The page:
Karen Krebsbach, Attorney, wrote in her June 1, 2002 article, "Living Will or Health-Care Proxy? Having Both May Create Confusion," that appeared in Bank Investment Marketing:
"Conventional wisdom among estate planners is that clients should have both a living will and a health-care proxy, but are both really necessary? Yes says one attorney. Nope, says another. Moreover, a real complication can arise if the two documents conflict and crash head-on into confusion for a family, a likely outcome if they're not crafted in unison."
Is the Health Care Power of Attorney Sufficient on Its Own?
Wesley Smith, JD, Anti-Euthanasia Activist, wrote in his 1997 book Forced Exit:
"The Durable Power of Attorney for Health Care (DPAHC) appoints an 'attorney in fact' to be the patient's health-care decision maker should he or she become incapacitated... The DPAHC also permits people to opt in favor of life-prolonging care, an option often unavailable in the language of living wills...
In a world of assembly-line medicine where many patients have little interaction with their doctors, isn't it better to eschew a doctor-empowering living will in favor a patient-empowering durable power of attorney? It's not as catchy a name but it is a much better document, one that may make the difference between suffering a premature death and receiving personal health-care decision making, which everyone deserves."
Rita Marker, JD, Executive Director of the International Task Force on Euthanasia and Assisted Suicide, wrote in her Apr. 13, 2005 article "Be Prepared" that appeared in the National Review Online:
"A living will is the oldest type of advance directive... But, since the document is so vague and the attending physician may be unfamiliar with the signer's views and values, the document could be interpreted by the physician in a manner that was not intended by the signer...
The most protective and the most flexible type of advance directive is the 'Durable Power of Attorney for Helath Care'...
Having a carefully drafted Durable Power of Attorney for Health Care is vital for every adult--young or old, healthy or sick,disabled or able-bodied. That is the only way to be assured that someone who has your best interests in mind will be making your medical decisions if you are ever unable to make those decisions for yourself."
The National Hospice and Palliative Care Organization wrote in its 2005 pamphlet, "Questions and Answers: Advance Directive and End-of-Life Decisions":
"You can best protect your treatment wishes by appointing a healthcare agent and preparing a living will. Each offers something the other does not...
Benefits of having a living will: If your agent must decide whether medical treatment should be withheld or withdrawn to permit you to die, your living will can reassure your agent that he or she is following your wishes. Further, if the person you appointed as agent is unavailable or unwilling to speak for you, if you have been unable to identify an appropriate agent, or if other people challenge a decision not to use life sustaining medical treatments, your living will can guide your caregivers. A thoughtfully prepared living will is a valuable supplement to appointing an agent."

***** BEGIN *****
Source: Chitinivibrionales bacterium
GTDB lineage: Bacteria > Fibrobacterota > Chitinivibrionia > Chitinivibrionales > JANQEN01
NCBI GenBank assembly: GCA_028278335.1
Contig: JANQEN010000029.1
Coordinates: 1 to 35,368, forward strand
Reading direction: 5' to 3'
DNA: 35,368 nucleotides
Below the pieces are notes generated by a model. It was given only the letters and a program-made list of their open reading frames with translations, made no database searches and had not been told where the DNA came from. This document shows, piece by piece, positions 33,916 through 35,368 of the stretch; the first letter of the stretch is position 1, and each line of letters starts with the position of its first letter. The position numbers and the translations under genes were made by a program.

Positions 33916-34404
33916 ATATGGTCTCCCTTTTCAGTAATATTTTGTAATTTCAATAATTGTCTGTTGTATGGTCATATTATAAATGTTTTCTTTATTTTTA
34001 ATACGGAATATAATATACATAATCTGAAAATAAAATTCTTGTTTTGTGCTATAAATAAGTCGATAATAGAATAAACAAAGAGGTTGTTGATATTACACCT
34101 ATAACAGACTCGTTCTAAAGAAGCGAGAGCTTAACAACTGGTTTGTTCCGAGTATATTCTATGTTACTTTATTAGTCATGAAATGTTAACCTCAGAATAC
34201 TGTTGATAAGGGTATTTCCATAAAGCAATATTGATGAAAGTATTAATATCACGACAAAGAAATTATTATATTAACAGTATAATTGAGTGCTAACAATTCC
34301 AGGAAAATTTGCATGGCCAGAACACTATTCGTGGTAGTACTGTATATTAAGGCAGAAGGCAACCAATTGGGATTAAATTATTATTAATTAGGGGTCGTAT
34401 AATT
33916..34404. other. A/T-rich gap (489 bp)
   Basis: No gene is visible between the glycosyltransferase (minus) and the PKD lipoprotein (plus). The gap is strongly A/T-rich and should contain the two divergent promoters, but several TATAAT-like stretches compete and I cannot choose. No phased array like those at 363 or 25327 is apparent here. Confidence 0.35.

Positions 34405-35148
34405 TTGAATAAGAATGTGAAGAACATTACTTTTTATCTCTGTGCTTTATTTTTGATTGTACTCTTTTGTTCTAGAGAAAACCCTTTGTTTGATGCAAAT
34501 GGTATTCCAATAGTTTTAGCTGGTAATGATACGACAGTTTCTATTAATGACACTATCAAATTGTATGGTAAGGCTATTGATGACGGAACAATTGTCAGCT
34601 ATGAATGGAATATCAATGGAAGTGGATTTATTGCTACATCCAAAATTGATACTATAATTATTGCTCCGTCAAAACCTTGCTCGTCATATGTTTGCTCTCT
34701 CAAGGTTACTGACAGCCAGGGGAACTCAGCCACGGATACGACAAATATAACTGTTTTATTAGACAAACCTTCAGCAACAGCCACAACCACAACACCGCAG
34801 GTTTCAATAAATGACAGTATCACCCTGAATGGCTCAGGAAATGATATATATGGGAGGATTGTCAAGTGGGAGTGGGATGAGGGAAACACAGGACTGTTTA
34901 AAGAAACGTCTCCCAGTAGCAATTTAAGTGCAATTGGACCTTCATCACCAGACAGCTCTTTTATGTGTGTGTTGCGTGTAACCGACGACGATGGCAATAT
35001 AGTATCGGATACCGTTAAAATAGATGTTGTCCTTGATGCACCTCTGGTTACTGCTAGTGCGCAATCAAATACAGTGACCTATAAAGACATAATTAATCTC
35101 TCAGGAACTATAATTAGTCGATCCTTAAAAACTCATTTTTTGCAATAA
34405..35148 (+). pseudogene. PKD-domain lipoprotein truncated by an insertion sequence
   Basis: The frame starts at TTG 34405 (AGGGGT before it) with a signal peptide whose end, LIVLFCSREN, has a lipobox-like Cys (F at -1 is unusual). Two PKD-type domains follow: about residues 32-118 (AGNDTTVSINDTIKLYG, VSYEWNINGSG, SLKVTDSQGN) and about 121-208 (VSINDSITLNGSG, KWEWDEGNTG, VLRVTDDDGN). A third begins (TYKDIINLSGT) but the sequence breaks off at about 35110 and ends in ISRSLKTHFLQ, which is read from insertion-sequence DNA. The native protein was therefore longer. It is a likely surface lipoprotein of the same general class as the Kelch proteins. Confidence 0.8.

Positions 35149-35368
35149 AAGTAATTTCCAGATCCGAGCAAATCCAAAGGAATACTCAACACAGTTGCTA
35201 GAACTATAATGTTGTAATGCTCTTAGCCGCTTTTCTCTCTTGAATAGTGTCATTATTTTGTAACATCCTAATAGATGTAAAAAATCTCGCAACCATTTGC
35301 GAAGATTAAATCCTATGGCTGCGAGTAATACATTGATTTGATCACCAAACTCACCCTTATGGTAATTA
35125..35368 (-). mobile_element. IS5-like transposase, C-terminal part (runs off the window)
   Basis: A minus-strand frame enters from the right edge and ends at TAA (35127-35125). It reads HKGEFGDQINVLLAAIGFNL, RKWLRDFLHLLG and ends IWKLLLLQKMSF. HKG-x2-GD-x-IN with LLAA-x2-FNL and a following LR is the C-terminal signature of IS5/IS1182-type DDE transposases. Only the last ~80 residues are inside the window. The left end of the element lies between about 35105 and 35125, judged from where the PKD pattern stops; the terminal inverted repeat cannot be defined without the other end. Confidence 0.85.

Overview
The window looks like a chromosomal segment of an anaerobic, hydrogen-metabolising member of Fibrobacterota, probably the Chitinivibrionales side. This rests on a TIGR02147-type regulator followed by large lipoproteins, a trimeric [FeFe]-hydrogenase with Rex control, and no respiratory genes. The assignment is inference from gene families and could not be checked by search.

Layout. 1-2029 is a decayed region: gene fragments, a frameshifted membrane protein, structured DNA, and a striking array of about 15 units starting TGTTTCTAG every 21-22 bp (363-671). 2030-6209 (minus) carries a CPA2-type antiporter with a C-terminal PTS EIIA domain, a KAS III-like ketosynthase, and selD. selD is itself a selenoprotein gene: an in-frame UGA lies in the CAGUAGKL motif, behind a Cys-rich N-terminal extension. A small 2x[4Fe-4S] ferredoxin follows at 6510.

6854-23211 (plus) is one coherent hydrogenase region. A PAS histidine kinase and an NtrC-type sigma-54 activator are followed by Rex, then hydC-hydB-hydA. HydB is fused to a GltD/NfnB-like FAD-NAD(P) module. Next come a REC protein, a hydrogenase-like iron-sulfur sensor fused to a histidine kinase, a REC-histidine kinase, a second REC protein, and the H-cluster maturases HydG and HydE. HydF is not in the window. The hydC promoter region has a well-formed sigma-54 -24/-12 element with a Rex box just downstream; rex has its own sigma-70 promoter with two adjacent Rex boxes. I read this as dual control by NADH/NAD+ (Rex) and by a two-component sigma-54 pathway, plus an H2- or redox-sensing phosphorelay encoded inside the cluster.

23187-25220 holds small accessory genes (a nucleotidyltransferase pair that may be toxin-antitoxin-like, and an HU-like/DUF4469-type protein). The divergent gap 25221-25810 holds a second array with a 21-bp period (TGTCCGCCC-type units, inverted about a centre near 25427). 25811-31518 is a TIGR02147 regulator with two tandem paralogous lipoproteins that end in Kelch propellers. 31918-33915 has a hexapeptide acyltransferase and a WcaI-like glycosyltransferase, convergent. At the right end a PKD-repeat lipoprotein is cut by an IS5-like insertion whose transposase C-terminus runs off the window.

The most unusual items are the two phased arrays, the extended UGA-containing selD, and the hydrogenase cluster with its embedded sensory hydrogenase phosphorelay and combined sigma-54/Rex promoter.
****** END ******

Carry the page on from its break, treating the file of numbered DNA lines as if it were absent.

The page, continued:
John J. Paris, Jesuit priest and PhD, was quoted in an Apr. 3, 2005 article titled "Are Living Wills the Answer?," published in the Boston Globe:
"Your proxy needs to know what you want. What's the best way of conveying that? Put it into writing... We can never know what it is under every conceivable circumstance that someone what someone would have wanted."
The American Bar Association, in its website's section on "Law for Older Americans," explained (accessed on July 31, 2006):
"A comprehensive Health Care Advance Directive combines the living will and the health care power of attorney into one document... Because it is more comprehensive and more flexible than the other tools, it is the preferred legal tool."
The American Medical Association's Council on Ethical and Judicial Affairs said in its June, 1991 report entitled "Decisions to Forgo Life-Sustaining Treatment for Incompetent Patients":
"The designation of a proxy is an effective way to ensure appropriate interpretation of the patient's preferences in specific circumstances which the patient may not have foreseen at the time the directive was issued. On the other hand, the specificity of a living will may better ensure that in a circumstance that was anticipated, decisions will reflect the patient's preferences."